This project will build a theoretical model of real estate brokerage using assumptions based upon findings from the extensive brokerage literature. In this model differentiation in services and quality between brokerage firms combined with differentiation in preferences between sellers lead to measurable ranges of operation for brokerage firms. These ranges overlap, leading to the competitive nature of the industry. This theoretical model can be simulated in order to predict when ranges will grow or shrink and when competition within them will increase or decrease.

Using MLS data for Northern Colorado we will measure the range of operation in ArcGIS for each brokerage firm and each agent in the sample by using actual geocoded data for listings and transactions. These ranges of operation will be used to calculate a market share of listings or transactions for the agent or brokerage firm within their own range of operation. For example, while a county might have 1200 listings a certain brokerage firm within that county may compete only within a smaller area of that county in which there are 120 listings. If the brokerage firm has 40 total listings our methodology would give them a market share of 33% within their operating range rather than 3% within the county.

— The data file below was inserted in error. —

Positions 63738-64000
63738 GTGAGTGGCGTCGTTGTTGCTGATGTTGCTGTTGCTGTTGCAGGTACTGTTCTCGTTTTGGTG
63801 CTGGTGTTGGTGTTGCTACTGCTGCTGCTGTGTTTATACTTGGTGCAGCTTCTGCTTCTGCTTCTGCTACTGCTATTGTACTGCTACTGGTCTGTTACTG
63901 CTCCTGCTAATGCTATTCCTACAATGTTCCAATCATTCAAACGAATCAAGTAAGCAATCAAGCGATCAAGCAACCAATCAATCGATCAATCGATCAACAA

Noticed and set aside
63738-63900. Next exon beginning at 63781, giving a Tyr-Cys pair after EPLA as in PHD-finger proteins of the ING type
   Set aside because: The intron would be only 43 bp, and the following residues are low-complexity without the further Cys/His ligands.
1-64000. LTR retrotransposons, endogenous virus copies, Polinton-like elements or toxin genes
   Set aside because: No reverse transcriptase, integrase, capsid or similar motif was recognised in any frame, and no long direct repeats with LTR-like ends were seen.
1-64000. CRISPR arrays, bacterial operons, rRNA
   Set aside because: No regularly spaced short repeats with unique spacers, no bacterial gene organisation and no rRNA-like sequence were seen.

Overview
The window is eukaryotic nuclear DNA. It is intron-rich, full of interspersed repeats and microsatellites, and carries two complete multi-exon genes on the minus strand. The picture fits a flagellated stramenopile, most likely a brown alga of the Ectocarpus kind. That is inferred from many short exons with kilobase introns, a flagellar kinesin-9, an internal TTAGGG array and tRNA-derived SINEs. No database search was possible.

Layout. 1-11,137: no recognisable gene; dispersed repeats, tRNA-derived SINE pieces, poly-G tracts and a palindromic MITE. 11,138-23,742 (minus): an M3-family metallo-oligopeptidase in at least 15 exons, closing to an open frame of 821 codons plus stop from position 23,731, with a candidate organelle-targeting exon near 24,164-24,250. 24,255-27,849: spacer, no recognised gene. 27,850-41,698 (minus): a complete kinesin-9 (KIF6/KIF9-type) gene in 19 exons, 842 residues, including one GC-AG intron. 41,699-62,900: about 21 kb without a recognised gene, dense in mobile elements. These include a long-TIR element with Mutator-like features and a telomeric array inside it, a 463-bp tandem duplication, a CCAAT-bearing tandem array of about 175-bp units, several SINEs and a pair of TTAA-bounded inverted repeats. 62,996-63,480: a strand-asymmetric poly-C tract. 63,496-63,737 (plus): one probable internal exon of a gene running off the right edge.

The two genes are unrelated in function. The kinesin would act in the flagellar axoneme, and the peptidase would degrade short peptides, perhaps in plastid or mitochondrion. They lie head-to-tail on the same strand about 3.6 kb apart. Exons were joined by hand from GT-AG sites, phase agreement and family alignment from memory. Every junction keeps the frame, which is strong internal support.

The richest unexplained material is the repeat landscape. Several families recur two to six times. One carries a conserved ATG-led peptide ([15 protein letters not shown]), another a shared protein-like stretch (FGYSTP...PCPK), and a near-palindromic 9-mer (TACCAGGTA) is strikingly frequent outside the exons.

Market share measures for individual agents and brokerage firms will be combined to generate a market concentration measure for larger predefined areas such as cities or census blocks akin to the Herfindahl-Hirschman Index. This will be done using a weighted average, using conventional market share measures (the aforementioned 3%) for weights. Using panel data techniques we will test whether higher values for our market concentration measure are correlated with higher or lower sales prices. We will examine whether market shares and the size of operating ranges for individual agents and brokerage firms vary predictably with local market conditions. These tests will help to determine what value better measures of brokerage firm market share and market concentration will have to policy makers and real estate practitioners, potentially in identifying desirable locations for new entrants and in predicting future trends.